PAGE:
Blog Entry

Another hoops player chooses baseball

Posted on: June 10, 2011 1:30 pm
By Matt Norlander

We've got a full-fledged fad happening. Another college basketball player has left his primary sport for a new athletic endeavor.

American University announced Thursday night that to-be senior Stephen Lumpkins will forgo his final season at the school, opting instead to sign with the Kansas City Royals, who selected him in the 13th round of this year's MLB Draft on Tuesday. Lumpkins couldn't say no a second time -- he was picked by the Pirates in the 42nd round of last year's Draft.

"We met with Stephen today and he let us know that he has chosen to pursue a career in baseball. We thank him for the three years of hard work he gave our program. We wish him well," Eagles head coach Jeff Jones said in a statement.

Lumpkins, who, like recently drafted Mickey McConnell out of Saint Mary's, grew up and was successful playing high school baseball in California. But unlike McConnell (a shortstop), Lumpkins has a some serious value, i.e. an arm. And a coveted one at that: he's a southpaw pitcher. At 6-8, that's a rare combination, making him a desired product, even if he hasn't consistently played competitive baseball over the past three years.  (American University hasn't had a baseball team in 25 years.)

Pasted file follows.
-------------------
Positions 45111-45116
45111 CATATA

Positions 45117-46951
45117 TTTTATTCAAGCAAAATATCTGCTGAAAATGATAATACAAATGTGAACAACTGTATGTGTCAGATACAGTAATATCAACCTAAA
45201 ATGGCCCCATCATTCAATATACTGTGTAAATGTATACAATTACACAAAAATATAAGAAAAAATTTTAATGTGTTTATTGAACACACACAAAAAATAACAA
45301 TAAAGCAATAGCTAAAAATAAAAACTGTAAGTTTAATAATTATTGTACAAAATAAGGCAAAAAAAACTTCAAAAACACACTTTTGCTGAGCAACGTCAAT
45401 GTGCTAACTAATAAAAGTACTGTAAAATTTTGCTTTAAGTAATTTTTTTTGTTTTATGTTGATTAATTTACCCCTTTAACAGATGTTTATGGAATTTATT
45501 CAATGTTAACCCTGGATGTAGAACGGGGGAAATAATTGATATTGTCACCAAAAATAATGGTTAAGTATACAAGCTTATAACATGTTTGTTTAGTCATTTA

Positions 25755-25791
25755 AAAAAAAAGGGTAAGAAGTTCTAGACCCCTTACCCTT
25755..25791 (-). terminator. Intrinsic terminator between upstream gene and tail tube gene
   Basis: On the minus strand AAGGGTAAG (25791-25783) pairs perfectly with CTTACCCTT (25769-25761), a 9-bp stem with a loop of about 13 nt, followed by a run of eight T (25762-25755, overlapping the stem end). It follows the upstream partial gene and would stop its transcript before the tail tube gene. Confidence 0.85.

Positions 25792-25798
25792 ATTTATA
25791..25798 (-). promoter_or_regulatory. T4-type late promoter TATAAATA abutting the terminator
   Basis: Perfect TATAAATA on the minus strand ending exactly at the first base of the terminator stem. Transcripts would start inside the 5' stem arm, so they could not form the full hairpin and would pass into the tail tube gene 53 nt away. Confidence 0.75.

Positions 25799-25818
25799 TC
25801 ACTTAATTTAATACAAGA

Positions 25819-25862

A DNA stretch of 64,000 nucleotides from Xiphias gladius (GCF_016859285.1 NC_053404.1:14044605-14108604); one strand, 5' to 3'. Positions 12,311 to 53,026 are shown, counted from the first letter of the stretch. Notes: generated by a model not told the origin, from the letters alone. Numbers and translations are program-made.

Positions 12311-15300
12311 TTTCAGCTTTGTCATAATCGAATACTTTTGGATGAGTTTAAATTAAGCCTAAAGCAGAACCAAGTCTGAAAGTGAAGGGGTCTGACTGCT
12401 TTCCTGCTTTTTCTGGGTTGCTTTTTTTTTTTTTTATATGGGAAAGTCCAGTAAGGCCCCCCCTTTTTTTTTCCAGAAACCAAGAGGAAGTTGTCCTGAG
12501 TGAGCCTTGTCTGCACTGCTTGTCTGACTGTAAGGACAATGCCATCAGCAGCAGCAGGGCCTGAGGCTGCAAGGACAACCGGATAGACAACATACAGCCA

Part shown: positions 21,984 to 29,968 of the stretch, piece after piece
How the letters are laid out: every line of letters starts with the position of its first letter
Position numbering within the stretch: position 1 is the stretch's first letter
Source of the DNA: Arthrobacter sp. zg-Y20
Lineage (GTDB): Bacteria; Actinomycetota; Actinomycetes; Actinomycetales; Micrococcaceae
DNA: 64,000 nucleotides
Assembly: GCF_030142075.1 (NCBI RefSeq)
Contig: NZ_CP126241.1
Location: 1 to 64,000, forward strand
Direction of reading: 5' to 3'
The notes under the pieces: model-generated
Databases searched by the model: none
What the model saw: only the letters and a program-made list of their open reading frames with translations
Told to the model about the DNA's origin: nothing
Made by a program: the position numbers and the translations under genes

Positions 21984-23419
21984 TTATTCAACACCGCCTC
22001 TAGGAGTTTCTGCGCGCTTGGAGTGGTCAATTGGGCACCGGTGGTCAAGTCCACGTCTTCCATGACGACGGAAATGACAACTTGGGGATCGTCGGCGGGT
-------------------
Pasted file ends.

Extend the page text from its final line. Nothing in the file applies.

According to the school, Lumpkins will pitch with the Laconia Muskrats of the New England Collegiate Baseball League later this summer. Basketball-wise, Lumpkins leaving means the Eagles will take a hit. He was a Second Team conference selection last season, shooting a Patriot League-best 59.2 percent from the floor. He averaged 13.5 points and 8.2 boards per game. In 2009, he helped American to an NCAA tournament appearance. 

Had enough of college hoops players switching allegiances? Think this year's an exception? Not really. This not-so-new trend of college hoops players having the acumen for other sports was highlighted in an informative post by Justin Young. Do check it out for some perspective on multi-sport athletes who have stopovers at the D-I level in men's hoops.

Photo: AP
Category: NCAAB
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